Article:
The Tweet below has been making the rounds, and with it has come a lot of knee-jerk defensiveness and willful misunderstanding.
[Tweet by @Merman_Melville: “i think it’s very funny that the house of dragon guys are like ‘we want to reflect the misogyny of the time period’ the time period is the twelfth of makebelieve. it’s the 149th year of sir gooby the dragonfoot. it’s the eighth age of targabargabor. it’s literally made up”]
Responses I’ve seen have ranged from, “Stop telling us to remove conflict from the story” to “But misogyny is part of every human society throughout history” to the more generic, “The woke police are ruining everything!”
Look, the genre police are not going to break your fingers and kick your puppies and throw you in author jail for one thousand years because you wrote about sexism and misogyny and violence against women. The fact that these stories continue to get published and made into popular television series should tell you you’re safe to keep writing your fantasies about violence against women, Mister Author Guy.
But for the love of Cheez-its, don’t try to dodge responsibility for your choice by hiding behind “historical accuracy.” Especially when you’re writing your made-up story in a made-up world. A world where you made up the history.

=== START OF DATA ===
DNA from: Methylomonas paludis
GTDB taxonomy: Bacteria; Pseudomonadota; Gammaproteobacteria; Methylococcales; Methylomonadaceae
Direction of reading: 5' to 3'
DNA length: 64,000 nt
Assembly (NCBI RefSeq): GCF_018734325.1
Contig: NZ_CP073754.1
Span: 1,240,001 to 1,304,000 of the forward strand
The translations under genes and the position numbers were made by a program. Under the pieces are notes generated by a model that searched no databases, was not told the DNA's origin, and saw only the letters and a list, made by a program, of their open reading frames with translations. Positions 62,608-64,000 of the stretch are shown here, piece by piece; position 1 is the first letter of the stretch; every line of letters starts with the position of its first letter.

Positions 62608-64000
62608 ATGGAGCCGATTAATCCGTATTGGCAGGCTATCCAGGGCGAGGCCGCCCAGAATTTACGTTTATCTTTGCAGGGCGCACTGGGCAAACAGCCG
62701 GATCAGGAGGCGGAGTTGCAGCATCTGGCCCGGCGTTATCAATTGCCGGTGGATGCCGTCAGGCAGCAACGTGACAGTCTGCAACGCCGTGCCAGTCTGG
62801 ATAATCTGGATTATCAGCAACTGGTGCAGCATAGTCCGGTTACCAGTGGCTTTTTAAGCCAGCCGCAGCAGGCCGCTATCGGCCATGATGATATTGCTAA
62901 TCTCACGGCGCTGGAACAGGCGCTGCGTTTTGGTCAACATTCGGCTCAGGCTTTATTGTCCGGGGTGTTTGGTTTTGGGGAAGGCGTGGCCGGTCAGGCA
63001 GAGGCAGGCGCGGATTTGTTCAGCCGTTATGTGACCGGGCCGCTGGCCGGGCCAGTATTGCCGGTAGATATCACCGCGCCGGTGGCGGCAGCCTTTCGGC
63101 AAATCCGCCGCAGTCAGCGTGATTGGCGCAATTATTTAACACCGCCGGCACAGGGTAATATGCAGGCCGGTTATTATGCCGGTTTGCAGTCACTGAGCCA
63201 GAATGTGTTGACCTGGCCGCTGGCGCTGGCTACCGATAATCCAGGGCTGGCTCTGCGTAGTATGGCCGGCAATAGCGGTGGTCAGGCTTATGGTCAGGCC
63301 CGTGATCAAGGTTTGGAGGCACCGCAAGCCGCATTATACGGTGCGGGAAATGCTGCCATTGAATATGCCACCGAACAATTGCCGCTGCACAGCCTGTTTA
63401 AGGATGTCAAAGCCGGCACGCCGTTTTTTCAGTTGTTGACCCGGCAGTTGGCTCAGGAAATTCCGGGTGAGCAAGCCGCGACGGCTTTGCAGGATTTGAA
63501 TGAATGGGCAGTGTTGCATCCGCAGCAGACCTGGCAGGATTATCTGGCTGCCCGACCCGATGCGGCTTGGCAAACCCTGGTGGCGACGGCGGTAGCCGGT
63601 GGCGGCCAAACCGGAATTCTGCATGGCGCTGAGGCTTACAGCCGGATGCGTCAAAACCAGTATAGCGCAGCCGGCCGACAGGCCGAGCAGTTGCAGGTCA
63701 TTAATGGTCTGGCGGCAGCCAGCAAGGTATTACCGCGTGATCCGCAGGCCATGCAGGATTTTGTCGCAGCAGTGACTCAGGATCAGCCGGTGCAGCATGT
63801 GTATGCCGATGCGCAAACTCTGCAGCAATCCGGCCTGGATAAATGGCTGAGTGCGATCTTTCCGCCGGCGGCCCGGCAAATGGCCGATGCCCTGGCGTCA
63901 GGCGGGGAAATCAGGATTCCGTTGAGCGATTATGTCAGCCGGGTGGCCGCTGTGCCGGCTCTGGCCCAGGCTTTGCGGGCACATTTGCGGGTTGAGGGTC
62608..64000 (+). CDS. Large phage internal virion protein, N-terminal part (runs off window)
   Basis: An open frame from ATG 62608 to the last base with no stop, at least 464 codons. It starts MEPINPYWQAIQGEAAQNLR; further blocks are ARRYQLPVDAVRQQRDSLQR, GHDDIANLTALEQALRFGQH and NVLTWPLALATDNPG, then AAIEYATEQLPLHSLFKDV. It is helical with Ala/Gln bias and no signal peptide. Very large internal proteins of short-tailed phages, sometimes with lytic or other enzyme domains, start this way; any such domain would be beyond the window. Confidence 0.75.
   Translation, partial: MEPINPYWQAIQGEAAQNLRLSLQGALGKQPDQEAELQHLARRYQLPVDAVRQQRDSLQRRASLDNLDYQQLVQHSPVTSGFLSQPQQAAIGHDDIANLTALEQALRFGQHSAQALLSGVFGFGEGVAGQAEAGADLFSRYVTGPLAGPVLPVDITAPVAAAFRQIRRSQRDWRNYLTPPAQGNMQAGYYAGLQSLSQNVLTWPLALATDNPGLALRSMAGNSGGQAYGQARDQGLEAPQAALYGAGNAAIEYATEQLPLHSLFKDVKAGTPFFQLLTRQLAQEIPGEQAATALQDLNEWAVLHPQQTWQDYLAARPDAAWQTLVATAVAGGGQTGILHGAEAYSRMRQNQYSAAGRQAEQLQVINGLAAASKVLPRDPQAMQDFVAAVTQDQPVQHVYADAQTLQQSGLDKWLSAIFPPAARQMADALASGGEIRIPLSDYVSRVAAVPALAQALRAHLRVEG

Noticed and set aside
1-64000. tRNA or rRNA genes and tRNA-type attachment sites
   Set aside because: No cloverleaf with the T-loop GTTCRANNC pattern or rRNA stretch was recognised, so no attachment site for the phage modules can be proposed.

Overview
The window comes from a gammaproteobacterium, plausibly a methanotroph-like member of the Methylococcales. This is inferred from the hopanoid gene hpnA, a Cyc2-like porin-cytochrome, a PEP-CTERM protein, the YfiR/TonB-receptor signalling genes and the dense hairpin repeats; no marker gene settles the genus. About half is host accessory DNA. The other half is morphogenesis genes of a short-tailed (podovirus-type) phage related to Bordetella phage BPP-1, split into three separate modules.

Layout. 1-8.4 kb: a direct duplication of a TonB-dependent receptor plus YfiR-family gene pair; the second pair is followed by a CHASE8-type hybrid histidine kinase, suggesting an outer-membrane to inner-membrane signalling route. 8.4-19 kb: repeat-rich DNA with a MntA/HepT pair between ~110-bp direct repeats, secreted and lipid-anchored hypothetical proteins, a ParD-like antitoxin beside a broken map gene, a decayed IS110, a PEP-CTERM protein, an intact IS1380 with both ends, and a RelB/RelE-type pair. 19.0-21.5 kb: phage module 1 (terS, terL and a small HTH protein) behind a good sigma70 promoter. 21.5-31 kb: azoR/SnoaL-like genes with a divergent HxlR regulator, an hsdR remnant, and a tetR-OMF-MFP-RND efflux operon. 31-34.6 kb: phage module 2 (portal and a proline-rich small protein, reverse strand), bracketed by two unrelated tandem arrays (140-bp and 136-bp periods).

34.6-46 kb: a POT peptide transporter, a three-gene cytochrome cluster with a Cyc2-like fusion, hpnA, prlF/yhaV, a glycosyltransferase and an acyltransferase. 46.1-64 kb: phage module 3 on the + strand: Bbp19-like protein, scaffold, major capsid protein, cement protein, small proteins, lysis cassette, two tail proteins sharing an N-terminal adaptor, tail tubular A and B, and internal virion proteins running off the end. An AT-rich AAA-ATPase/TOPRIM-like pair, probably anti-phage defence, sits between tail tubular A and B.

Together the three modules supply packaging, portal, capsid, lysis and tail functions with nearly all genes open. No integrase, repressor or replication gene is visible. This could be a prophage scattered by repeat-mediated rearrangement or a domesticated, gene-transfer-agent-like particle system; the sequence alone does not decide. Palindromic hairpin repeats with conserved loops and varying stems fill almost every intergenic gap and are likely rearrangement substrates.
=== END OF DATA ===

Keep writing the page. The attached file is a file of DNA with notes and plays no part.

Even when you write historical fiction, you’re choosing which parts of that historical setting to include. You know how [Popular Grimdark Story] has graphic depictions of violence against women but not, say, graphic descriptions of menstruation? It’s because the author picks and chooses what to write about, what “historically realistic” details to include and exclude.
A lot of writers — mostly men — like to choose to write about sexism and misogyny and violence against women. A fair number do it badly and gratuitously, with little real understanding of what they’re writing about. And these days, it tends to feel pretty unoriginal. Is it any wonder some readers have grown tired of it and prefer more original writing?
Don’t worry, y’all still have plenty of freedom when it comes to choosing what to write about. But could we please GTFO with the excuses and take some damn responsibility for the choices we make as storytellers?